And in 25 years (knock on wood), I’ve never backed over so much as a skateboard, let alone a person.

        Guess that’s the difference between personal responsibility and government intervention, though.

        • JBTX says:

          ** sigh ** Government intervention is not always a bad thing, Do you know car manufactures have a history fighting off safety requirements? Seat belts and air bags come to mind.

          But no matter how responsible you are mistakes can and do happen. From the time you look behind your car to when you get in start it and put it in to gear, some one or thing could end up behind your car. You cannot maintain 100% visibility on what is behind you. Let’s say you are at a busy mall this holiday season and your getting in your car. You check before you get in and no one is there, A child could easily have broken away from a parent and entered your blind spot from the opposite side, you will never see them. This is how these things happen, sure there are some careless people out there but for the most part these are tragic accidents we can now help stop cheaply and easily. Shouldn’t we do that??????

          • Southern says:

            Accidents happen. You can’t prevent them. That’s why they’re called accidents (If you prevent it, then you didn’t have an accident, you ALMOST had an accident).

            There are a lot of things about cars that can & do kill people.

            There are still people out there, believe it or not, that still drink and drive. Many of them never get caught. Let’s make breathalyzers a requirement on every car.

            Those GM On-Star things save lives when you’re in an accident, since they automatically notify police and ambulance when you’re in a collision. Let’s make THOSE a requirement on every car. Oh, and they only work if you pay for them $16 a month. (If you get into an accident right now, unless you’re paying them $16 a month, they don’t give a crap if you die.)

            Speeding causes deaths. Let’s make it a requirement that auto makers include a device on every car so that they can only go a maximum of 60mph. Have the yearly auto inspection include a check to make sure the device hasn’t been modified.

            Talking on cell phones & texting causes accidents, so let’s go ahead with that plan that includes a jamming device in every new car so that cell phones are disabled over 5mph. It doesn’t matter that it will affect passengers, GPS, or whatever else. It’ll save lives, so it’s worth the personal sacrifice. If your passengers disagree, they can walk. (this law is already under consideration).

            Those are just a few things that we can impose upon the CAR companies to help make cars safer. There are also more LAWS we can pass that will make driving safer, like if it’s raining, you have to pull off the road until it stops, because lots of people just DON’T know how to drive in the damn rain (and you probably have seen this from first hand experience, people driving down the freeway at 70mph in the rain, 50 feet behind the car in front of ’em – just an accident WAITING to happen!)..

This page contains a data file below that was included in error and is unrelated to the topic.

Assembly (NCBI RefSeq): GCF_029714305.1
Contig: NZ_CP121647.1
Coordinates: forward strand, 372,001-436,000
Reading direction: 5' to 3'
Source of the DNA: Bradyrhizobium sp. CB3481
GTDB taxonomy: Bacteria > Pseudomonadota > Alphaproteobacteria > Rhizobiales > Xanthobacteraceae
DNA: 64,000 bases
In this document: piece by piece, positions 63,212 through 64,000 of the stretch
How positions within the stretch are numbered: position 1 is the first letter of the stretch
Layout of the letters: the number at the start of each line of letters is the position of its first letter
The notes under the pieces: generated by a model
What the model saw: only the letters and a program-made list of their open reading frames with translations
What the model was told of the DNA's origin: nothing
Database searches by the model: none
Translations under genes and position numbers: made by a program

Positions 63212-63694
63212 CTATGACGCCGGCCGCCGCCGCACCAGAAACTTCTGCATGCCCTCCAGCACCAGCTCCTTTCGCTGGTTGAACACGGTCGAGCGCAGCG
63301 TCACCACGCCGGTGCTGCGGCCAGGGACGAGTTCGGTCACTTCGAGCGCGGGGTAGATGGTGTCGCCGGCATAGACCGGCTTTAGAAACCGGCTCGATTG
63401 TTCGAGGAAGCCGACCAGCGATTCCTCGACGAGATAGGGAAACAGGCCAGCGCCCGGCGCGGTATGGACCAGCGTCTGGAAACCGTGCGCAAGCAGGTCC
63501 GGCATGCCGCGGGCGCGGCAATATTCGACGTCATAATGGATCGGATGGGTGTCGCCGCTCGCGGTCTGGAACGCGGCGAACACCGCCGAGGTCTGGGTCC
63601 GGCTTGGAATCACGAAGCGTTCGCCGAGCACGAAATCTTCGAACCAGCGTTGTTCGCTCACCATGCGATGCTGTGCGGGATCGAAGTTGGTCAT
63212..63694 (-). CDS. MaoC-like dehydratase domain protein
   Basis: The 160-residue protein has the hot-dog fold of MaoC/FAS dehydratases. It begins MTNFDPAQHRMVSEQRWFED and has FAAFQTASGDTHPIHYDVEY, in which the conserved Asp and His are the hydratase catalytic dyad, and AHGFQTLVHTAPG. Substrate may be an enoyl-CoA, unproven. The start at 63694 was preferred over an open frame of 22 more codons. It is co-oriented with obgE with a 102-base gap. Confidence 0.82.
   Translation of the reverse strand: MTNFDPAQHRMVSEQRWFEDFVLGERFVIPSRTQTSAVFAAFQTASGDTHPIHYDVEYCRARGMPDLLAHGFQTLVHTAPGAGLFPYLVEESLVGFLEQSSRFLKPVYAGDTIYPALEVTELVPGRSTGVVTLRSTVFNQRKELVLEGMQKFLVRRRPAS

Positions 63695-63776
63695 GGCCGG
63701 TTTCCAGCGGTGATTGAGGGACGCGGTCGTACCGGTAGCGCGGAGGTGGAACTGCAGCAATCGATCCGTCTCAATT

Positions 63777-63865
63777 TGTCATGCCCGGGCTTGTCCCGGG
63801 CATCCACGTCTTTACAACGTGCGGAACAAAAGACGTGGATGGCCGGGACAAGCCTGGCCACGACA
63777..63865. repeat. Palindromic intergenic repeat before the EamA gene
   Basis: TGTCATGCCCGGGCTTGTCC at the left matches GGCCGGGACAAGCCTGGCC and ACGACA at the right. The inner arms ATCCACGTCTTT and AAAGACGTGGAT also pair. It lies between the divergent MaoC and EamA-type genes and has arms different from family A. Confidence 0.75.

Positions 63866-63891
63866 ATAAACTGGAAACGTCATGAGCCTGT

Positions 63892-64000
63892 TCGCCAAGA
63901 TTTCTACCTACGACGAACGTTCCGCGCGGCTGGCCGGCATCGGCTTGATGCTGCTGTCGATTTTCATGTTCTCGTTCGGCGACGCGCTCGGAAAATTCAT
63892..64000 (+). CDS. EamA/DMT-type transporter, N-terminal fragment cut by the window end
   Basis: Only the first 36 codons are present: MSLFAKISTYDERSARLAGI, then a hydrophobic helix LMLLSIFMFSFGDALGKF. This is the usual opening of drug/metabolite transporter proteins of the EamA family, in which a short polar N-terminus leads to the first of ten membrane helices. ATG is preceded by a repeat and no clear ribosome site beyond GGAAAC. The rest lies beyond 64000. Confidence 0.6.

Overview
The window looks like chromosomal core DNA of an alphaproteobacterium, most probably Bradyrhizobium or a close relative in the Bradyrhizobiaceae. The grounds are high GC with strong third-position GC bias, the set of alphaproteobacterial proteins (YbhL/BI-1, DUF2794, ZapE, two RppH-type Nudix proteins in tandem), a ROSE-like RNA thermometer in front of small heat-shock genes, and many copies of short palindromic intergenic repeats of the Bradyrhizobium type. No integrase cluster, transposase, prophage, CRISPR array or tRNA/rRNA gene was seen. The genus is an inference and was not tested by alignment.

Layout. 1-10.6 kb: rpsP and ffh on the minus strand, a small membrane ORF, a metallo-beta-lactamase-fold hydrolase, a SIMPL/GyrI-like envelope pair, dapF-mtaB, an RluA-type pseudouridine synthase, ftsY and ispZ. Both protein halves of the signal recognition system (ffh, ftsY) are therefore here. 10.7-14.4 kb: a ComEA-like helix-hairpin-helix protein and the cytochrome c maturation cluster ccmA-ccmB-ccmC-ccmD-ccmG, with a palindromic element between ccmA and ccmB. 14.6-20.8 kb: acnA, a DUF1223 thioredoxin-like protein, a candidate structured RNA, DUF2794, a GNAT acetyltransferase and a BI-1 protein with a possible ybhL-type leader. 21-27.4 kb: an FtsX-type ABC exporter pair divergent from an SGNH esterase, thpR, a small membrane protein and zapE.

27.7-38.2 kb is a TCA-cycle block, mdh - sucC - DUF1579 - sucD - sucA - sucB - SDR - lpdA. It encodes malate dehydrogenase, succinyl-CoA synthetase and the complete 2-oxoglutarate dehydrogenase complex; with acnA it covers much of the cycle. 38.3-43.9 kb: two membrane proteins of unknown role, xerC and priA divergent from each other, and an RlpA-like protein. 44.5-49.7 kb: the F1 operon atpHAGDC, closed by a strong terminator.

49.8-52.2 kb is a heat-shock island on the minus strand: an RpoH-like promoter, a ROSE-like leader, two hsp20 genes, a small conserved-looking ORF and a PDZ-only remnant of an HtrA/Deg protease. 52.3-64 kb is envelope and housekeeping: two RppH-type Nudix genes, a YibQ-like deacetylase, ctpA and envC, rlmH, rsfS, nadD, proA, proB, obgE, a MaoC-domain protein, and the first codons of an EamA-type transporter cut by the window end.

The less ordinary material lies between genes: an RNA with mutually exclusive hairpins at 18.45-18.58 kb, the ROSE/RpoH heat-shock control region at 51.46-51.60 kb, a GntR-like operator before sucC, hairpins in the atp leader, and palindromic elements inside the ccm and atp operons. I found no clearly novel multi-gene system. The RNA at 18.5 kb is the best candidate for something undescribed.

Look, I’m all for saving lives, both for children AND adults, but DAMN, some of the crap they come out with should just fall under the “Personal Responsibility” umbrella. And the whole “It’s for the Children! Think of the Children!” thing is just fracking overused. *18,000* children a DAY – a DAY, mind you! die in this world due to STARVATION, where’s the outcry for THOSE children?

            • perruptor says:

              I’m sorry, much of what you’ve said here is reasonable. This is not:

              Accidents happen. You can’t prevent them.

              That would eliminate all types of safety equipment, from antilock brakes to safety harnesses and hardhats. Preventing accidents is a worthwhile and to some real extent achievable goal.

    • phobos512 says:

      Instead of requiring backup cameras, why don’t we just have a California type reaction and pass a law that makes it illegal for children to play behind cars? It’s the American way! lol…

    • Laura Northrup says:

      I don’t have children, but I do have neighbors who walk ten feet behind their kids as they ride their tricycles down the sidewalk in back of my car. I had a scary close call–but maybe sending your kid out two feet behind a running car wasn’t such a hot idea, Dear Neighbor.

    • kalaratri says:

      I bet you’re angry about those mandatory seatbelts and airbags too.

      • Southern says:

        Seatbelts, no. I’m an avid seatbelt supporter. Except in very limited circumstances, seatbelts have been proven to save tens of thousands of lives, even through actions that were no fault of the DRIVER of the vehicle.

        Airbags… I’m still not completely convinced of them yet. Did you know that airbags can seriously injure and in some cases kill a child under the age of 12 or so? So for the safety of your children, don’t ever let them sit in the front seat. Make sure you explain that it’s for their own safety (and let me know how that works out for you).